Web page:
| 2006- 31 May 2008|
1st Weather Group
| United States|
Shaw AFB, SC
| United States Air Force|
The 9th Operational Weather Squadron (9 OWS), based out of Shaw AFB, SC, was the Squadron responsible for weather prediction in the Southeastern United States. It was split from the 28th Operational Weather Squadron in 2006. The 9 OWS inactivated on 31 May 2008 and merged with the 26th Operational Weather Squadron located on Barksdale AFB, Louisiana.
9th Operational Weather Squadron Wikipedia
The 9th Operational Weather Squadron was responsible for producing and disseminating mission planning and execution weather analyses, forecasts, and briefings for Air Force, Army, Navy, Marines, Guard, Reserve, USSTRATCOM, and USNORTHCOM forces operating at 40 installations/sites in a 4 state region of the Southeastern United States.
The 9th weather squadron was responsible for base or post forecasting, developing weather products, briefing transient aircrews, and weather warnings for all of their geographical units. Using automatic observing systems located at all military installations and communicating with their combat weather flights, the squadron was able to 'watch' the weather in their entire area of responsibility from one central location.
For much of the Cold War, the 9th Weather Squadron was based at March AFB, California. The squadron oversaw weather detachments at 15th Air Force bases of the Strategic Air Command primarily in the western United States. It was inactivated in 1991 as part of a larger Air Force reorganization.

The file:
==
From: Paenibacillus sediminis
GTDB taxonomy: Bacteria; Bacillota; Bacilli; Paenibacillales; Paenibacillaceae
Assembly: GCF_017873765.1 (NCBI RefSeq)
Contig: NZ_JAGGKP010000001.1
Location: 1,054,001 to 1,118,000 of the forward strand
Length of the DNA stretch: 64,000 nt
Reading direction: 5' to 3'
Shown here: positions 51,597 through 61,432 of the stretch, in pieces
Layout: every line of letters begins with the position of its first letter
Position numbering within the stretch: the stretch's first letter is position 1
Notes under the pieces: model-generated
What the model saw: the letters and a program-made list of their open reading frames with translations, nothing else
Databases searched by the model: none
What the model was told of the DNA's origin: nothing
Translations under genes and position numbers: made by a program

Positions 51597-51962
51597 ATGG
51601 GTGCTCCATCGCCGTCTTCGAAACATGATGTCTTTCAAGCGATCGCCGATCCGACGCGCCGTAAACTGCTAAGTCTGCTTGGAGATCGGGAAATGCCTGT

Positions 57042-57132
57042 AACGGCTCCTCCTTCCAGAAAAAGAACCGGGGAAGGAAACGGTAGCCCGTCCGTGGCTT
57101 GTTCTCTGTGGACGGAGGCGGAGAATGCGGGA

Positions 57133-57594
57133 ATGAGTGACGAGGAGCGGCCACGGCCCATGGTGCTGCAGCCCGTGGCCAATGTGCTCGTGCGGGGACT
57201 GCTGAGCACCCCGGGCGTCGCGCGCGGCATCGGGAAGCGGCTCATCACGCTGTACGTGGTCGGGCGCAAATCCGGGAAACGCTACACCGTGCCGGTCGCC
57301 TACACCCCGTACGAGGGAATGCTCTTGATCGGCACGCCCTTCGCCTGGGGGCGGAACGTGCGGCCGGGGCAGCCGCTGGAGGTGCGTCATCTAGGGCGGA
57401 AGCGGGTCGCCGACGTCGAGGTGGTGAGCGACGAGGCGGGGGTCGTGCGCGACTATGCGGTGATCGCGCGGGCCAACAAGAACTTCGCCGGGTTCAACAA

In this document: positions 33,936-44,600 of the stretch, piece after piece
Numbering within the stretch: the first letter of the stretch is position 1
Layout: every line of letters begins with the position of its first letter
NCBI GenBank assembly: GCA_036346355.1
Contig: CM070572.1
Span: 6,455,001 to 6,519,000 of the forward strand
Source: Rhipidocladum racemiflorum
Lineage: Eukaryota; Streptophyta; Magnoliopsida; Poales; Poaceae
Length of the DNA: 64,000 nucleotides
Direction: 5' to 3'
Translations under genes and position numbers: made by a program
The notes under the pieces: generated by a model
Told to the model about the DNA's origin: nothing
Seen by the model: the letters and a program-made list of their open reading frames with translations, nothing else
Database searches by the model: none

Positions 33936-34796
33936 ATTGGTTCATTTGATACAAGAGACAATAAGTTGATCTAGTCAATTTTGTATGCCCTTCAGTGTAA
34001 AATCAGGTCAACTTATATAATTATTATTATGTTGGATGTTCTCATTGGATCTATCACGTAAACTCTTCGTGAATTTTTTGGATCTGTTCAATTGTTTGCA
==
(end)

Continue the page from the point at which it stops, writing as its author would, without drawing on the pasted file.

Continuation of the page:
On 20 July 2006, the 28th Operational Weather Squadron was split into the USCENTCOM which would stay the 28th Operational Weather Squadron, and the 9th Operational Weather Squadron was reactivated, which would continue the CONUS based operations. The squadron was inactivated in 2008.
9th Operational Weather Squadron’s manning consisted of active duty, reserve, civilian and contract personnel and was located on Shaw Air Force Base, SC., under the 1st Weather Group, Offutt Air Force Base, NE.
Against the background of blue, which depicts the sky, the primary theater of Air Force operations, the directional arrowhead represents the three main air routes served by the unit when it was organized in 1942. The stars allude to the squadron’s mission of support for multiple unified commands and military installations in the Southeastern United States, with the number of stars indicating its numerical designation, the large star denoting its Air Force Outstanding Unit Award. The three-cup anemometer is emblematic of the weather mission. The hurricane represents the tropics, the unit’s first area of operations and the most severe that threatens its area of operation. The emblem bears the national colors of red, white, and blue and the Air Force colors of golden yellow and ultramarine blue.Constituted as the 9th Weather Squadron
Activated on 17 July 1942
Inactivated on 30 June 1972
Activated on 1 January 1975
Inactivated on 15 July 1992
Redesignated 9th Operational Weather Squadron
Activated on 20 Jul 2006
Inactivated on 24 June 2008
Caribbean Wing, Air Transport Command, 17 June 1942
Flight Control Command, ca. 1943
Weather Wing, Flight Control Command (later Army Air Forces Weather Wing), May 1943
68th Army Air Forces Base Unit (101st Weather Group), 1944
101st Weather Group (later 2101st Weather Group), 3 June 1948
2059th Air Weather Wing, 1 October 1950
2101st Air Weather Group, 1 August 1951
1st Weather Group, 1 April 1952
3d Weather Wing, 1 October 1956 - 30 June 1972
3d Weather Wing, 1 January 1975 - 15 July 1992
1st Weather Group, 20 July 2006 – 24 June 2008
Morrison Field, Florida 17 June 1942
Borrinquen Field (later Ramey Air Force Base), Puerto Rico, ca December 1942
March Air Force Base, Californie, unknown - 30 June 1972
March Air Force Base, California, 1 January 1975 - 15 July 1992
Shaw Air Force Base, South Carolina, 20 July 2006 – 24 Jun3 2008